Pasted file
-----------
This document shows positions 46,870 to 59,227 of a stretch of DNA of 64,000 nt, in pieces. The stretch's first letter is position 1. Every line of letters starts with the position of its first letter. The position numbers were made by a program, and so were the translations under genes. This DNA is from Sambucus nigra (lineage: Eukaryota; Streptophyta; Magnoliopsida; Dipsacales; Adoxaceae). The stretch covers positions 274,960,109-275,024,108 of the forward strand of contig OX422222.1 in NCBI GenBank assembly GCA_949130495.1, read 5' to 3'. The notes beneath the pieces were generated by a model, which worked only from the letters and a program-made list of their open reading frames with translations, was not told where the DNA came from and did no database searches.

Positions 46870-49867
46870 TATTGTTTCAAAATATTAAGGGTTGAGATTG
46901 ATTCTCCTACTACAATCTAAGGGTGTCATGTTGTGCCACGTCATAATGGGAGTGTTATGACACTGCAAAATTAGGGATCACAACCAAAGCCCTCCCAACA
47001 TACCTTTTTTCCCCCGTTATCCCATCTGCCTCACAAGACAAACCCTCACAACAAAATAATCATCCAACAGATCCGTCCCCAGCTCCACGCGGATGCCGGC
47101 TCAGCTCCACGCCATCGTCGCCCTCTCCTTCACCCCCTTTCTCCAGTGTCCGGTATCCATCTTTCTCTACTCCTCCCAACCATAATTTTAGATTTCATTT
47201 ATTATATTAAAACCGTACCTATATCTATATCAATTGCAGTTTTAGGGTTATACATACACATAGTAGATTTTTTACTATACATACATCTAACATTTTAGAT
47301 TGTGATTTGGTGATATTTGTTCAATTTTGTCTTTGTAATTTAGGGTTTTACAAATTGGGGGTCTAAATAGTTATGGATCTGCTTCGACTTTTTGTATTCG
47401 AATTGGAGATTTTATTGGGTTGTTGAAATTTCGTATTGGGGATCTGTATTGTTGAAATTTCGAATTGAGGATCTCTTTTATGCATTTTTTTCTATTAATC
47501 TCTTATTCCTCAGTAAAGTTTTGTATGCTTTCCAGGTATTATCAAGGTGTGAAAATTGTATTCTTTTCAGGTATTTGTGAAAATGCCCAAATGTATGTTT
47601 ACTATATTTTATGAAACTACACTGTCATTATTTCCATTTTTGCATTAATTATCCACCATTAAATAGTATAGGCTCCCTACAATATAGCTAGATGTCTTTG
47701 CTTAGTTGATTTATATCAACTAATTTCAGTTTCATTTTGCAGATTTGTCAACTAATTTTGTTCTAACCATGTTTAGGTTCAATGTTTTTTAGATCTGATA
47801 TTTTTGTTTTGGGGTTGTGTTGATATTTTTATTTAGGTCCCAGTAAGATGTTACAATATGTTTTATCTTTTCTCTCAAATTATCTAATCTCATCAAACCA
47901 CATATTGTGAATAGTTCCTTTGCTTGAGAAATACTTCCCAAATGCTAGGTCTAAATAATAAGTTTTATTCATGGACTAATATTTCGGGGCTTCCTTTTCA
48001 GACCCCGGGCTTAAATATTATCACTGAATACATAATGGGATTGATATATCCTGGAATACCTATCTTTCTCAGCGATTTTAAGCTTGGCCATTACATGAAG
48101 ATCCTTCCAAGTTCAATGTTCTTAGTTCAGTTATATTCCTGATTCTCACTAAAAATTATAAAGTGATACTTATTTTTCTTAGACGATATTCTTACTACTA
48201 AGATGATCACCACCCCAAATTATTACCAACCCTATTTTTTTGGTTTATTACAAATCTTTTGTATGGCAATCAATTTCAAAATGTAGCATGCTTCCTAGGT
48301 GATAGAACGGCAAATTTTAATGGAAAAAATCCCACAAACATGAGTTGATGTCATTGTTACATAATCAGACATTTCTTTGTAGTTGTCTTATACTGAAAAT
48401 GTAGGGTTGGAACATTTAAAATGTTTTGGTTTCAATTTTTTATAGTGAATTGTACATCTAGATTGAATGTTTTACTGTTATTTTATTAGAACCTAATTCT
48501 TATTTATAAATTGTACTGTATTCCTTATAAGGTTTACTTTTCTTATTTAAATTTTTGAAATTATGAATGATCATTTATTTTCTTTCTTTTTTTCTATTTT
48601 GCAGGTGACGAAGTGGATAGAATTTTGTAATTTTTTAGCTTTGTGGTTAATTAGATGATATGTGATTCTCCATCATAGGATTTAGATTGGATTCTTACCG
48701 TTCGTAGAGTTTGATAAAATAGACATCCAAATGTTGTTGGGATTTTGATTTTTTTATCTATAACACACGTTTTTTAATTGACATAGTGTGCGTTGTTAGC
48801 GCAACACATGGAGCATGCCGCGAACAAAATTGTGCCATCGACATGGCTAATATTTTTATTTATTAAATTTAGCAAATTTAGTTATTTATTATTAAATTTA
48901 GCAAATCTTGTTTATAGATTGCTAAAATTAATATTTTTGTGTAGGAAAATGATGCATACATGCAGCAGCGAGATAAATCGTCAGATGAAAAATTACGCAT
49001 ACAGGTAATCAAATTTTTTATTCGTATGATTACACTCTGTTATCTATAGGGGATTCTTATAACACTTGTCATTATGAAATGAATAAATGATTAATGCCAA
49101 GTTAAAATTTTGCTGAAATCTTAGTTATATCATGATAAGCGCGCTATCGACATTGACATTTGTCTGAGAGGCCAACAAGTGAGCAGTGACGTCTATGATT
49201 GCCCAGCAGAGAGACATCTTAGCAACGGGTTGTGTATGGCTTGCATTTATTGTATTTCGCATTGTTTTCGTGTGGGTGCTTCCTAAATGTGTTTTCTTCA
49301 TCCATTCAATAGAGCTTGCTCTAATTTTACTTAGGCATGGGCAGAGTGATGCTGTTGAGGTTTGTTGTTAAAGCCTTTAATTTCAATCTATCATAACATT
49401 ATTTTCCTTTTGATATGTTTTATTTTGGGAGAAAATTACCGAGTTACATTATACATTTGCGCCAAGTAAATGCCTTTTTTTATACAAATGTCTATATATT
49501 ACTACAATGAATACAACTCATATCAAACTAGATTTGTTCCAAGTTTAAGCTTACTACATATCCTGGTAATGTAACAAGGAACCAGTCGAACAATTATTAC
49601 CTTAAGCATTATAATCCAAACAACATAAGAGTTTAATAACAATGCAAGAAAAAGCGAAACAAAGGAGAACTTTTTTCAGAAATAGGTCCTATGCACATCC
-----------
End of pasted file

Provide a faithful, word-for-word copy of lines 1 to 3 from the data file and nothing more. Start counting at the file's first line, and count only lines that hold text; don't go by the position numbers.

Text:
This document shows positions 46,870 to 59,227 of a stretch of DNA of 64,000 nt, in pieces. The stretch's first letter is position 1. Every line of letters starts with the position of its first letter. The position numbers were made by a program, and so were the translations under genes. This DNA is from Sambucus nigra (lineage: Eukaryota; Streptophyta; Magnoliopsida; Dipsacales; Adoxaceae). The stretch covers positions 274,960,109-275,024,108 of the forward strand of contig OX422222.1 in NCBI GenBank assembly GCA_949130495.1, read 5' to 3'. The notes beneath the pieces were generated by a model, which worked only from the letters and a program-made list of their open reading frames with translations, was not told where the DNA came from and did no database searches.

Positions 46870-49867
46870 TATTGTTTCAAAATATTAAGGGTTGAGATTG